Welcome back from winter break! I hope you enjoyed your time off and are ready to tackle Solo & Ensemble. This thoughtful post, written by Paige’s Music associate Britton Watson, is all about preparing for your solo or ensemble!
Much of the performance year is focused on group ensembles but ISSMA Solo and Ensemble gives you a great opportunity to focus on your individual playing. Mastering solos is an essential part of every musician’s career. Solos are a great way to improve your technical and expressive musical qualities and a great opportunity to become confident performing by yourself in front of others.
Practicing and performing solos requires a great deal of discipline. Unlike your band or orchestra class, you have to make time to not only practice your solo, but you need to schedule practice times with your accompanist, make sure that you know every part of your solo, and you have to balance this with any other activity (such as another ensemble) musical or otherwise.
Here are a few tips to get the most out of your solo:
Master the notes and rhythms. This advice may seem basic but the first step in performing at the highest level is to master the basic components of the piece. In addition to notes and rhythm, work hard on making every note sound great!
One you master the notes and rhythms, experiment with tempos in various sections. Part of a great solo (and general musicianship) is to have control over changes in tempo. While being able to stay with a metronome is important in practice, your performance will be much more musical if you allow tempos to fluctuate. Now this doesn’t mean change tempos whenever you want, rather, follow the various tempo markings throughout the piece but don’t be afraid to make the changes dramatic.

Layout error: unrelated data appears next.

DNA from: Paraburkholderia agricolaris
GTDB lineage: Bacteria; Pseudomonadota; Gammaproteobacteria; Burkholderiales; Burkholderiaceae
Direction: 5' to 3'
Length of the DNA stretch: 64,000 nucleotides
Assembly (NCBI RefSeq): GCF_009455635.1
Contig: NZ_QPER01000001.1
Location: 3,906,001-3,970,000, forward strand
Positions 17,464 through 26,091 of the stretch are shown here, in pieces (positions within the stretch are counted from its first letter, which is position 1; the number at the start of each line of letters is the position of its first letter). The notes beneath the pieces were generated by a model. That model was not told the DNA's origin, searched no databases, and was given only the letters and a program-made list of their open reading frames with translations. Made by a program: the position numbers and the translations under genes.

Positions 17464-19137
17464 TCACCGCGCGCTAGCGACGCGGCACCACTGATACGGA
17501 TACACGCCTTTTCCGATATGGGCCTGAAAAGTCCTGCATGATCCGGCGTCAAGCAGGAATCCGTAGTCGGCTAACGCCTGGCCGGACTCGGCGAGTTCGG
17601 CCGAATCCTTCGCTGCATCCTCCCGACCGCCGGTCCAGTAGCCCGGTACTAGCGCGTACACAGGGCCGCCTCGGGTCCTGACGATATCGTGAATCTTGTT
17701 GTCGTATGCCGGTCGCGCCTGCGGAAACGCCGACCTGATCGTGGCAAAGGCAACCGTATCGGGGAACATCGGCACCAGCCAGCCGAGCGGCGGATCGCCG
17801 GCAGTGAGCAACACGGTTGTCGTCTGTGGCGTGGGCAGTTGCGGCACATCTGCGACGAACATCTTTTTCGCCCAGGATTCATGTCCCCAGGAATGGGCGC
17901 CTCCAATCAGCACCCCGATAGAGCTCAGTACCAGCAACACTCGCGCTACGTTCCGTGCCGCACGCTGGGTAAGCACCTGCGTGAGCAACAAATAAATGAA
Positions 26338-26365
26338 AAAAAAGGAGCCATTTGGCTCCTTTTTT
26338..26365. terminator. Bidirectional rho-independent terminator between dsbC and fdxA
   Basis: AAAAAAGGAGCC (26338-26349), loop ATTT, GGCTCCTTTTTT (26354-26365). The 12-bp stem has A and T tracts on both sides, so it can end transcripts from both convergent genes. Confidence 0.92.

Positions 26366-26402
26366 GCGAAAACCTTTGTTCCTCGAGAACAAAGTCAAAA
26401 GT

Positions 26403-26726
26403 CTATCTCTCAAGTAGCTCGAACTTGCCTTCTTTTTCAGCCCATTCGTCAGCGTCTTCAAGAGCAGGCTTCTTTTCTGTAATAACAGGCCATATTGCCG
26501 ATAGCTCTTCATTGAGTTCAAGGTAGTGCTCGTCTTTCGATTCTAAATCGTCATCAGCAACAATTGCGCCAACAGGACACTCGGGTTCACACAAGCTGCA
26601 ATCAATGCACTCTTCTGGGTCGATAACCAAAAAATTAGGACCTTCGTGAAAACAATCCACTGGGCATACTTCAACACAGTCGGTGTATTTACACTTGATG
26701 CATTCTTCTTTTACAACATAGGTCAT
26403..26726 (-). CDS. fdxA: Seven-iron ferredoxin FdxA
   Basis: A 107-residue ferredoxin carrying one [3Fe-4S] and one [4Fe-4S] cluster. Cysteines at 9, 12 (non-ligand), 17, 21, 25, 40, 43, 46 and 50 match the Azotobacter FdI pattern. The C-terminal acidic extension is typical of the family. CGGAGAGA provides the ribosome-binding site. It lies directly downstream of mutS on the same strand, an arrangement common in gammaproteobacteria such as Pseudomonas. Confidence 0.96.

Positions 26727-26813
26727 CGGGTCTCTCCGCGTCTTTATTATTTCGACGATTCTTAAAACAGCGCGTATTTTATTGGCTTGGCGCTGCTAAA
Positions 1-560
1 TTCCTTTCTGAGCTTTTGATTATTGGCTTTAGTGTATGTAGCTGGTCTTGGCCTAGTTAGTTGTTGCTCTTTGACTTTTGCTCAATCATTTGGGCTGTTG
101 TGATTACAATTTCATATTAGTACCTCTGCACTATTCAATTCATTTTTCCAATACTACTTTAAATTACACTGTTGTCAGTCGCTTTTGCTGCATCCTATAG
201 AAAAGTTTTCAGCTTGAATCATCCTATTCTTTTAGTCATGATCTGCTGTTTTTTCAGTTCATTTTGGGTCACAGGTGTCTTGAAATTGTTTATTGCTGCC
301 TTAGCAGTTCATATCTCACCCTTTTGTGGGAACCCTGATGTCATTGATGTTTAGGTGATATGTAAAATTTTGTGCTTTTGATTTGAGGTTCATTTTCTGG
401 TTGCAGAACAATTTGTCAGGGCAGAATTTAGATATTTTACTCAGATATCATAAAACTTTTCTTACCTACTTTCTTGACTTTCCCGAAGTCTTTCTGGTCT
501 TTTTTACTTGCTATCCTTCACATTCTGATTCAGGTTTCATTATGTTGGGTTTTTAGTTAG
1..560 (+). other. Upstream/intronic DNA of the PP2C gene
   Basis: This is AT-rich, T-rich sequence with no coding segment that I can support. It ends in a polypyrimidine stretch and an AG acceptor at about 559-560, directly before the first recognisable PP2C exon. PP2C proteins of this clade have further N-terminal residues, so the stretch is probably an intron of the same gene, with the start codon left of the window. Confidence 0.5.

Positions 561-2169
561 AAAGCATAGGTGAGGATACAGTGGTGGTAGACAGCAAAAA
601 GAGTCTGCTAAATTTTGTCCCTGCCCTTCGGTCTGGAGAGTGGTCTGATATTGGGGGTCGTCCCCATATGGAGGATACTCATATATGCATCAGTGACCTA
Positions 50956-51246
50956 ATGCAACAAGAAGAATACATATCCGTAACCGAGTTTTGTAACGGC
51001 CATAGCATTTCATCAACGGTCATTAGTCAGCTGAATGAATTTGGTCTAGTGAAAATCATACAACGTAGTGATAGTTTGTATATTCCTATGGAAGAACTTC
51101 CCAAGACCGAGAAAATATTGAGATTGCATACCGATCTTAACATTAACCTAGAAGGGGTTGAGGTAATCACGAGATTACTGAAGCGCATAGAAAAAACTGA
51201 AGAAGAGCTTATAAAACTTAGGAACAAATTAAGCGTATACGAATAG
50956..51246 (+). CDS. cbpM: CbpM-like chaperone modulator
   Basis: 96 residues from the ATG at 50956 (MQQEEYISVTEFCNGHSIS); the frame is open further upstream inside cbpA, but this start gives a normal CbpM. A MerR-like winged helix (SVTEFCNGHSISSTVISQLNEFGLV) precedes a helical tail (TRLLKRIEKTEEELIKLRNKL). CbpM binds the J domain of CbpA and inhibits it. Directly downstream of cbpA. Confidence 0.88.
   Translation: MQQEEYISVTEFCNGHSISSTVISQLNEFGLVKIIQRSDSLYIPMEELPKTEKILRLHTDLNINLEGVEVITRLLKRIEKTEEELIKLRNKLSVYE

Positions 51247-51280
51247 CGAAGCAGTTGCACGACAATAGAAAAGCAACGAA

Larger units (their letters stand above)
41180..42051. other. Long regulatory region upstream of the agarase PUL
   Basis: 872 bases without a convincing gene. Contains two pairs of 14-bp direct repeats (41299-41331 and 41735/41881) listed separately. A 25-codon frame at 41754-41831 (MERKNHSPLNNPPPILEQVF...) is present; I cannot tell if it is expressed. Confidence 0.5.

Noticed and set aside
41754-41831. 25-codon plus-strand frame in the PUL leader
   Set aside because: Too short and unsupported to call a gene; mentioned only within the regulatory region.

Like the previous tip, don’t be afraid to be dramatic with dynamics. In a solo, you have to provide all of the dynamic (volume) changes, so if it’s a forte, make sure it’s dramatically different from piano.
Work with your accompanist and make sure you are on the same page when it comes to tempos, dynamics and playing in sync with one another. The more you practice with your accompanist, the more natural the performance will be!
As always, practice exactly how you want to perform. Never change the way you play when it’s a performance situation.
One final tip is to work on your solo with a private instructor. A private instructor will push you hard and will be able to help you master your instrument with their extreme attention to every aspect of your playing. They can also assist you with the above tips and getting the most out of your solo!
Leave a Comment